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Do You Operate in the EU? Avoid these Cookie Banner Setup Mistakes

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If your business operates in the European Union or targets data subjects who are EU residents, you’ve probably heard by now of the applicable provisions of the ePrivacy Directive and the GDPR, both of which mandate that data subjects have to be informed of the fact that your website uses cookies and they have to be given a way to express their consent before having any cookies or scripts loaded on your website.

You have an obligation to set up your website in such a way that you obtain a user’s permission before storing cookies on their device. This obligation applies to all types of cookies, except cookies of a functional nature and as such absolutely necessary for the correct functioning of your website, such as those that help remember the user’s login credentials without which the users would be unable to access or use the website. 

This obligation has given businesses many headaches over time and has, sadly, the potential to lead to penalties being applied to businesses where cookie banners are set up incorrectly. Unknowingly, many businesses across the EU have conducted what may be called ‘poor practices’ rather than best practices, in their attempt at staying compliant, and this has resulted in complaints submitted to the relevant data protection authorities. 

To help you sort this out, and relying on the EDPB’s guidelines, we’ve come up with a list of mistakes to avoid when setting up your cookie banner for the first time, or mistakes to fix now, before your business joins the ranks of those penalized for ‘poor compliance.:’

Mistake 1:  Failing to Display a ‘Reject All’ Button

Many cookie banners will give users the options to accept the storage of cookies by clicking an ‘Accept All’ button, or to view additional options, but they do not include a button allowing users to simply reject all cookies that are not of a functional nature, and thus essential. Because no cookies can be placed without consent, and consent under GDPR requires an unambiguous action on the part of the user, your cookie banner should also include the ‘Reject All’ button to allow for the expression of consent through an action performed by the users.

Mistake 2: Using Deceptive Designs for Links

It has been noticed that many cookie banners display a button for the acceptance of cookies but for the refusal of these, there is instead a link that is either embedded in the text of the cookie banner, or outside the cookie banner entirely, making it difficult for users to notice this option, and invalidating consent. Consent has to be obtained clearly and unless a user understands what they are consenting to, or how to express their consent, this is not valid. Making use of such designs as a hyperlinked word like ‘Refuse’/’Reject’ or ‘Continue without accepting’ might cause users to give consent simply because they did not see the hyperlinked word and as such were forced to give consent so they can make use of your website.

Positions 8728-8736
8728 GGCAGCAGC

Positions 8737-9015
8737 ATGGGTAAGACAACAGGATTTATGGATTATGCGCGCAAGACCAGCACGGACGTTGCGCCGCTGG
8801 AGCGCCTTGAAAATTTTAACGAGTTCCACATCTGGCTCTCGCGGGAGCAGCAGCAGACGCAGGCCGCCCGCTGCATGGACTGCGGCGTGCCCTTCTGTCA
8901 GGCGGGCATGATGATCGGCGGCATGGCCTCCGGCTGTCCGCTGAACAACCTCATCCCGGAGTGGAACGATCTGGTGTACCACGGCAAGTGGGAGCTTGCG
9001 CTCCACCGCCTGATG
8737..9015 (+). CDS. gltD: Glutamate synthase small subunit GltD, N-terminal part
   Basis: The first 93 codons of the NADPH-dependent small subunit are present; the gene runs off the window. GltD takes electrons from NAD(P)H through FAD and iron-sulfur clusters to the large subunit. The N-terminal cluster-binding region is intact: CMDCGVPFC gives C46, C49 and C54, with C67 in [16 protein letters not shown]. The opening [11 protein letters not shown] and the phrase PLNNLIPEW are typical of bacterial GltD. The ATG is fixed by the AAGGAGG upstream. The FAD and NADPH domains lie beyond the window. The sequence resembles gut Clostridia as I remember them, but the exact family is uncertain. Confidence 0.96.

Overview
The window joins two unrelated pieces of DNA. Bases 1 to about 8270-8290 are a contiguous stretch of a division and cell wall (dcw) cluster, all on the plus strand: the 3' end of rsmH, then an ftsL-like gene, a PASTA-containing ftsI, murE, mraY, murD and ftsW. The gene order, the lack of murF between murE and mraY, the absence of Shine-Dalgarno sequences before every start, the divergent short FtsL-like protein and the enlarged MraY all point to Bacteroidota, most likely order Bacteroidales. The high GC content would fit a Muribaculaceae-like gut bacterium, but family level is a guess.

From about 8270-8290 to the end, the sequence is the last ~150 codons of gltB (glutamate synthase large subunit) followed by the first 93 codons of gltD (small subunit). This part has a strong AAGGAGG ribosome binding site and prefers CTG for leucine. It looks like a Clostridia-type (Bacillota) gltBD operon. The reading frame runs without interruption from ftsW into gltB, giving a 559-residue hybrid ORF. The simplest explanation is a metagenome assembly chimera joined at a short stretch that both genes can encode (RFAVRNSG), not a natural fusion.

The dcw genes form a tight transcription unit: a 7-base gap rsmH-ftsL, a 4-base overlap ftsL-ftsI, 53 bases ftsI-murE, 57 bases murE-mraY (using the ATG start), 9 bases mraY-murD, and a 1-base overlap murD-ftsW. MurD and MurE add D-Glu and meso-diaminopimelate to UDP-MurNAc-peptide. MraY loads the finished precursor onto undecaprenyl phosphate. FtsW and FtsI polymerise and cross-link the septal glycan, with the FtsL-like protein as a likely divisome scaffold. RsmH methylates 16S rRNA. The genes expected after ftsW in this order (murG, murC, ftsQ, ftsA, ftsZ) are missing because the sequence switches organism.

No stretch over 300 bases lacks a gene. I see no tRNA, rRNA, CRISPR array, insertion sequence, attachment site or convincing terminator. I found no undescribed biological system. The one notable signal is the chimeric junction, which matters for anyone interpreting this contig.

Mistake 3: Using Deceptive Colors and Contrast for Buttons

When configuring your cookie banner, using the branding colors of your business is a  natural step of the process. However, pay attention to the button colors and contrasts, especially when it comes to the contrast ratio between the button color and the text displayed. If the text color of the buttons is chosen in such a way that it causes the text to become unreadable when in contrast to the background color of the button itself, consent might become unintended and thus invalid.  

Mistake 4: Having Pre-ticked Boxes

It is against both the requirements of the GDPR and the ePrivacy Directive as related to consent for your cookie banner to contain pre-ticked boxes on its second layer, as this does not constitute valid consent. Your website users cannot be provided with pre-ticked boxes, for example, for the categories of cookies permitted as this is seen as you are opting in on their behalf. 

Mistake 5: Wrongly Classifying Cookies

Although the features of cookies change constantly, if you classify cookies and processing operations that use the personal information of users as “essential” or “strictly necessary” you have to be able to provide relevant documentation to support the classification you made. Unless you can provide such documentation whenever it is asked by the competent authorities, you run the risk of being non-compliant in your cookie banner setup.  

Mistake 6: Not Display a Consent Withdrawal Option

According to both the ePrivacy Directive and the GDPR, both the expression and the withdrawal of consent have to be made easily accessible to users. While not an obligation, at least not at this time, displaying an easily accessible solution on your website that allows users to withdraw their consent at any time, such as a hovering icon that is permanently visible, will be seen as a good step towards compliance and will prevent your business from being investigated by competent authorities when your consent withdrawal mechanisms would be challenged. 


As the world of data privacy evolves, so are the requirements and best practices that help businesses stay compliant. To read more about the regulations we mentioned above, you can access our overviews of these on our Regulations page.